Senior catcher Brian Vance has been playing baseball with Ryan Lin-Peistrup for more than half of his life.
He said he isn’t surprised to see Lin-Peistrup, a senior shortstop and fellow St. Mary of the Woods graduate, make an unbelievable play in the field.
But when Lin-Peistrup chased down and caught a fly ball deep down the line in left field — more than an estimated 100 feet from his position — to conclude Loyola’s 12-5 win over Fenwick at home April 18, Vance admitted he was in awe.
“I thought that’s a foul ball, and no one is getting to that,” Vance said. “But he had the confidence to go after that ball and make the catch. It was obviously one of the better plays I’ve watched him make.”
A former college baseball player and college baseball coach, Loyola head coach Nick Bridich has the credentials to qualify Lin-Peistrup’s catch.
“It was a big-league play,” Bridich said. “He has tremendous instincts, and his aggressiveness allows him to go make plays. What makes him special is the amount of ground he can cover.”
Although he didn’t classify the catch as routine, Lin-Peistrup understated the accomplishment.
“I feel like I can make those kinds of plays,” he said. “I feel like I can make every play.”
Defense is what first attracted Illinois-Chicago to Lin-Peistrup and what ultimately led the Flames to offer him a scholarship last season, according to UIC associate head coach Sean McDermott. Lin-Peistrup signed a National Letter of Intent with the Flames in November.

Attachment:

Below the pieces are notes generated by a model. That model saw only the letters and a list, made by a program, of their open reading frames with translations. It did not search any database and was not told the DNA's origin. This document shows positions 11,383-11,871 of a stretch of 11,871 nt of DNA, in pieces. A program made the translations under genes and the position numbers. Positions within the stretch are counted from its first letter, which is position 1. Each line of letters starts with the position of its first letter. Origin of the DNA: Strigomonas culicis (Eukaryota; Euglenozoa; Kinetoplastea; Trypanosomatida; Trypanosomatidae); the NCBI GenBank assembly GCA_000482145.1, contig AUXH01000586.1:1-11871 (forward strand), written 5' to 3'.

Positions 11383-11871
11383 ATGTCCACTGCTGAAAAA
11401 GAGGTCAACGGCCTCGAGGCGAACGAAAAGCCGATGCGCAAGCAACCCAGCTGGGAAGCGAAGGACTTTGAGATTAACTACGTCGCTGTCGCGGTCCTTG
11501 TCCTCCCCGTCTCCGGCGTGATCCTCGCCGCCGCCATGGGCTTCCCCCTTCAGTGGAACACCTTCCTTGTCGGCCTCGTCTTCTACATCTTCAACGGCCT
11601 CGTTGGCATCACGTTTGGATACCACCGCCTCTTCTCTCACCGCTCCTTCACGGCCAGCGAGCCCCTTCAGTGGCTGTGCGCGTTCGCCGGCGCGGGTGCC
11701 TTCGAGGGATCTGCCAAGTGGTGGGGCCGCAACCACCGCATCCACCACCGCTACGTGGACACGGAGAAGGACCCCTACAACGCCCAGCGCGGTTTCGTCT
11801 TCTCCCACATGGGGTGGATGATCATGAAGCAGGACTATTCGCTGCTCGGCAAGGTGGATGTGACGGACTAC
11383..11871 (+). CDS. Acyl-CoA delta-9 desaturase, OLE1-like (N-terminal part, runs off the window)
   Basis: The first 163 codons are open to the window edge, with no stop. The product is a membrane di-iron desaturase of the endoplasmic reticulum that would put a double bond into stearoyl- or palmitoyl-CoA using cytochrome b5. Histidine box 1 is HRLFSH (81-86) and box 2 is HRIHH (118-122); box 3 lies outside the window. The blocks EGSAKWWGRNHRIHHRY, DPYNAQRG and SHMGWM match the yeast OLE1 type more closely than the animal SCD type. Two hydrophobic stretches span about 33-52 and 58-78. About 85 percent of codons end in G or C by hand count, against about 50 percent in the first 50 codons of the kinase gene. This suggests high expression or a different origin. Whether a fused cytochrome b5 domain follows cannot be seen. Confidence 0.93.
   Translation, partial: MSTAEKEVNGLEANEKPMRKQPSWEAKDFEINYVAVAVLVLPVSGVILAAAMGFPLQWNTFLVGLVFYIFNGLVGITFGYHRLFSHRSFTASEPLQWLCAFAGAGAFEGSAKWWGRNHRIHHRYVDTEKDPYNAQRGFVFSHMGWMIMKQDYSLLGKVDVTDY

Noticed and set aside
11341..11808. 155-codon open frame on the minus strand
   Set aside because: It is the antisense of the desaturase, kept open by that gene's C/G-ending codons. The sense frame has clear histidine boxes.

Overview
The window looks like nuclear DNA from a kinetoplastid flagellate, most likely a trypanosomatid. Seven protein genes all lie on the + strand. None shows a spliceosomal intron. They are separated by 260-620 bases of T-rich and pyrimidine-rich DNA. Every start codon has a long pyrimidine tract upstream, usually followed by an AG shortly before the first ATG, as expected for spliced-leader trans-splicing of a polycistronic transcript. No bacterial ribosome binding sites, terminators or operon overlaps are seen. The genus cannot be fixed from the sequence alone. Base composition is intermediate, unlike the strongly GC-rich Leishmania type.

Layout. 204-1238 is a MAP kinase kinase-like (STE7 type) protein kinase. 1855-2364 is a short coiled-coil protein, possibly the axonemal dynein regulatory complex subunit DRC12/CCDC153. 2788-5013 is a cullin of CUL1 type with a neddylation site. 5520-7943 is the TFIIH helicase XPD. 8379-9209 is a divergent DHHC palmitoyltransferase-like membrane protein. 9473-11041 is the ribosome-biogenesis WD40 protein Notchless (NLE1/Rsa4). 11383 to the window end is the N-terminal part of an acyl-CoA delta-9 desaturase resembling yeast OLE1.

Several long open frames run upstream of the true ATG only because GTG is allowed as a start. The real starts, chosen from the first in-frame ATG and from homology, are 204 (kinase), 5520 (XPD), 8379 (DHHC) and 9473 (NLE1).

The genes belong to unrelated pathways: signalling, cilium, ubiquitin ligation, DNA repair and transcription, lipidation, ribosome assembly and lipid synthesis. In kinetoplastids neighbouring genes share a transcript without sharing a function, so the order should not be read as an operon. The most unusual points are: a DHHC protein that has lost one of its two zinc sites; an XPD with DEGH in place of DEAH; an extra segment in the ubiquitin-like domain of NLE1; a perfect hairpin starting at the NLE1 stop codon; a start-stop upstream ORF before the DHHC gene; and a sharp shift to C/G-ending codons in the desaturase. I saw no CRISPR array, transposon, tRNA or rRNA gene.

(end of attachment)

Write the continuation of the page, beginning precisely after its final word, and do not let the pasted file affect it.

McDermott knows good defense, too. A former college shortstop, McDermott is in his 18th season at UIC, which has one of the best defenses in the country this season and has a history of producing professional shortstops. This year’s starter, senior Cody Bohanek, is a pro prospect and a potential pick in June’s First-Year Player Draft.
On a recommendation from Bridich, who used to coach with the Flames, John Flood, UIC’s recruiting coordinator, went to watch Lin-Peistrup last season. Flood then urged McDermott to take a look.
“He’s extremely athletic, fearless and plays with instinct,” McDermott said. “He has the ability to really come and get the ball. He’s always moving to catch the ball closer to home plate, which is something we preach. Typically, a high school player plays at the back edge of the grass and relies on arm strength to get guys out. Ryan already plays how we want our shortstops to play.”
McDermott said Bridich has done a good job of teaching infielders an advanced way of playing their positions, and it starts with cultivating a player’s overall athleticism. Bridich said Lin-Peistrup’s football background — he played cornerback for the Ramblers — is a plus.
“Being an athlete comes first,” Bridich said. “The fundamentals and mechanics come second. Ryan is a great athlete who plays shortstop. He’s always on the attack and will never let a ball play him. He’s better than anybody I’ve ever coached at shortstop.”
Through 28 games, Lin-Peistrup has committed nine errors in 103 chances. He’s been party to nine double plays. At the plate, he’s batting .368 with an OPS of .904 and has one home run, 22 RBIs and 27 runs scored.
While he’s good at everything he does, Lin-Peistrup favors defense over offense.
“I like that I can control everything,” he said. “Defense has always been fun for me.”
With the impending departure of Bohanek, Lin-Peistrup will be a candidate for UIC’s starting shortstop position for the 2017-18 season. McDermott said he’s excited for what Lin-Peistrup has to offer the Flames.
“His confidence is overwhelming,” McDermott said. “I don’t think we’ve seen the best of what he can do. He has a chance to be a really good player for us.”
Photo credit: Melissa Krein/Loyola